Wednesday, November 19, 2008

Dalai Lama Condones Human Sacrifice?

Disclaimer: After extensive research on this claim I have found no evidence of human sacrifice practiced or condoned by the current Dalai Lama. However, this claim was used in an attempt to convince me that Tibet is better off because of Chinese rule. The image to the right appeared in this week's issue of Nature, and reminded me of a debate I once had and all the memories of this most grueling disagreement came flooding back.

This article speaks of the Dalai Lama's desire and enthusiasm for interaction between Buddhists and scientists. Proponents of this type of scientific/spiritual collaboration make the point that, unlike western religions, Buddhism is unencumbered by an anthropomorphic deity in the sky and actually embraces empiricism over blind faith. An argument is made; in order to accomplish the "greatest good" an alleviation of human suffering is needed, a goal which Buddhism and science share.

The argument that I had surrounding the motives of the current Dalai Lama, the content of his character, and the nature of his religion began in part because of my blindly fervent defense of this man and the religion for which he stands. This argument is pertinent to the Dalai Lama's apparent interest in science because it took place inside a laboratory. My antagonist consistently claimed that the people of Tibet are wholly better off because of the occupation and that Chinese rule had made the more barbaric practices of “lamaism” (as he called Tibetan Buddhism) illegal. He went so far as to claim that the lamas (the high priests that surround the Dali Lama) had practiced human sacrifice up until the 1950’s.

Before I begin the explanation of the conclusions that followed I would like to preface the discussion with the introduction to Thomas Paine's The Age of Reason.

"I put the following work under your protection. It contains my opinion upon religion. You will do me the justice to remember, that I have always strenuously supported the right of every man to his opinion, however different that opinion might be to mine. He who denies to another this right, makes a slave of himself to his present opinion, because he precludes himself the right of changing it. The most formidable weapon against errors of every kind is reason. I have never used any other, and I trust I never shall."

-Thomas Paine

Understanding why my friend held the opinion he did about the Dalai Lama required that I listen intensely to what he had to say precisely because it was so different than my own. The argument between he and I remained civil but lasted for 3 months after he had sent me an e-mail (I found the text on the web here) with the claims of human sacrifice backed by scholarly references. One such claim specifically accuses one of the high priests of Tibetan Buddhism or Gelug lama of making a large loaf of bread called a "torma" out of the following ingredients.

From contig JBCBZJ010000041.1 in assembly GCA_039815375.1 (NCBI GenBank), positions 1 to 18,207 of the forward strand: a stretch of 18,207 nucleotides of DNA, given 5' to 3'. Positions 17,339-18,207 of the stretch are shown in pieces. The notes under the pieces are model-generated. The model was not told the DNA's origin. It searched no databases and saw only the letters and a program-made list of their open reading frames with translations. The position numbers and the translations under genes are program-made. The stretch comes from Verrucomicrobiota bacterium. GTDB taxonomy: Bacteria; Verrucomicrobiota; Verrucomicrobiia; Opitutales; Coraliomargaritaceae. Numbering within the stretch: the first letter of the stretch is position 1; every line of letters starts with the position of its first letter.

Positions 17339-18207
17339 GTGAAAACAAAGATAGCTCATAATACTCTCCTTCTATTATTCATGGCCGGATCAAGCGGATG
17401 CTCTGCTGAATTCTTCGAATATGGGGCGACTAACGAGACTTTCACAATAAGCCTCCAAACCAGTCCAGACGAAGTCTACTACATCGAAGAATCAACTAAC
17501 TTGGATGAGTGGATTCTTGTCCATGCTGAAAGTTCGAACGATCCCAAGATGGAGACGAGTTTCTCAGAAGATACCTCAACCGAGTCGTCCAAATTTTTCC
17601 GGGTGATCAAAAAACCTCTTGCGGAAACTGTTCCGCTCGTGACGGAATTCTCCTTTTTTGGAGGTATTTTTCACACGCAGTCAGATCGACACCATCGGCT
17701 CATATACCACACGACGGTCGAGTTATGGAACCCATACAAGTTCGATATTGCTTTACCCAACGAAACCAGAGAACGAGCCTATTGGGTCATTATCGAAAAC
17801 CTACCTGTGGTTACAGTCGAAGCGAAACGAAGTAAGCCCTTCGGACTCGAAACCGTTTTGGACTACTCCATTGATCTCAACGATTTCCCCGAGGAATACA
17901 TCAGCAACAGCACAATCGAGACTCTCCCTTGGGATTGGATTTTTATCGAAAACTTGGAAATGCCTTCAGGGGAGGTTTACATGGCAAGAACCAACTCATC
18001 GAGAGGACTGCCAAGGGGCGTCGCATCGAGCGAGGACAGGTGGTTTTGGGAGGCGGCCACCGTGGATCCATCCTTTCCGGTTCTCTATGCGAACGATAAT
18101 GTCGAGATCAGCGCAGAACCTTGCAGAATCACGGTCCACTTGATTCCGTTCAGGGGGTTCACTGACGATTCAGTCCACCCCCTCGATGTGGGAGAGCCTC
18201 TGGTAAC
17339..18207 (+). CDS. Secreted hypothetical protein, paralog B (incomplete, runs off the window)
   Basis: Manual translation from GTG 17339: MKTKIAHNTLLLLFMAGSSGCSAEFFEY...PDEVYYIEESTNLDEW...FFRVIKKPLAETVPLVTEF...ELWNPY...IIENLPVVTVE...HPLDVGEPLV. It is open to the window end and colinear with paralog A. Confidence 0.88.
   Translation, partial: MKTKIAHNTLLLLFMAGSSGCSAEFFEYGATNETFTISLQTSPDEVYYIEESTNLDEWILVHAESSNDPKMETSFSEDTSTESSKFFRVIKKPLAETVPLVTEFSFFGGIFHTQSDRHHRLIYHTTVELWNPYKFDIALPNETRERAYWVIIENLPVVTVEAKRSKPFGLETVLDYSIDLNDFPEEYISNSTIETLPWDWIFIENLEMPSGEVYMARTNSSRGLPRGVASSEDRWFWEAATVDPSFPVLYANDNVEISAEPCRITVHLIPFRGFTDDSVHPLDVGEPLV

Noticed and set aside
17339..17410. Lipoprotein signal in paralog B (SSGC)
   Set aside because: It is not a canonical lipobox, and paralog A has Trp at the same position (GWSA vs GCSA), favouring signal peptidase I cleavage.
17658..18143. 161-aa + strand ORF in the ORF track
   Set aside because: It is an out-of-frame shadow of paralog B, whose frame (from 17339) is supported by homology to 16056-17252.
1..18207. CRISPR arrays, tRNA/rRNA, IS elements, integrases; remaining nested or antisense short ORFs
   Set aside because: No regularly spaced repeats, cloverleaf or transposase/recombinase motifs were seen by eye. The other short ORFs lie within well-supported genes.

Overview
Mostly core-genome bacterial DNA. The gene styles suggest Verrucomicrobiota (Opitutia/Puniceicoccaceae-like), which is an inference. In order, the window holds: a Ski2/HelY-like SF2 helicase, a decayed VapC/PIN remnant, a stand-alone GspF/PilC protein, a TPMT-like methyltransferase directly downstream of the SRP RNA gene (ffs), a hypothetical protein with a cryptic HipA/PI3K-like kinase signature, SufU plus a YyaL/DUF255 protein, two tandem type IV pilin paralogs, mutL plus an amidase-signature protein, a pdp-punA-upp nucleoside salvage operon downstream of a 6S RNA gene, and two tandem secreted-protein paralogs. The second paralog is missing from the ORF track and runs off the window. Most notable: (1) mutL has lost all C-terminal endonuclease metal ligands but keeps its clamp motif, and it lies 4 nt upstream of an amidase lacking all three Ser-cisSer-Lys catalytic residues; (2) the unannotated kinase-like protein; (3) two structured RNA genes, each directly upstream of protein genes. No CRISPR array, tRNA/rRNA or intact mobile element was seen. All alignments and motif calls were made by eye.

Torma (cake) made of buckwheat and blood;
1.) Five different sorts of meat, including human flesh;
2.) The skull of a child of an incestuous relationship, filled with blood and mustard seeds;
3.) The skin of a boy;
4.) A bowl of human brain in blood;
5.) A lamp filled with human fat with a wick made of human hair;
6.) And a dough like mixture of gall, brain, blood and human entrails.
In the same text it accuses the lamas of sacrificing their own subjects as recently as 1950.

"In AD1950 summer the Gelug lama made a huge torma of roughly three-yard high, claiming that the powerful demon Kshetrapala was invocated and sealed in it. They burnt it outside Lhasa town and bluffed Tibetans into believing that the demon as well as his accomplices was released to destroy the deity behind PLA, which was claimed to be a 'nine-headed Chinese demon'."

My initial instinct was to laugh at these accusations as Chinese propaganda, but I wanted to be as thorough as possible in the investigation. I inter-library loaned these references. Some came from obscure private libraries at Harvard. The only evidence I could find in all my research was reference to ancient Tibetan texts describing human sacrifice as part of the old "bon" mongolian traditions that mixed with Buddhism in the 1300s (de Nebesky-Wojkowitz, Rene: Oracles and demons of Tibet, the cult and Iconography of the Tibetan protective deities, Katmandu 1993). I found no modern evidence for human sacrifice in Tibetan Buddhism anytime close to 1950. My mentor stuck to his ideas though and we agreed to disagree, but I did learn that Tibet was not the Shangri-La that it is normally portrayed as in western media. However, the Dalai Lama has demonstrated that he is setting an example for the other religious leaders of the world both by appearing in this week's issue of Nature with a pipette in his hand and by being quoted as saying "Should science prove some Buddhist concept wrong, then Buddhism will have to change." Reestablishing the tarnished reputation of science will help our world emerge from the land of make-believe it seems to be now inhabiting.

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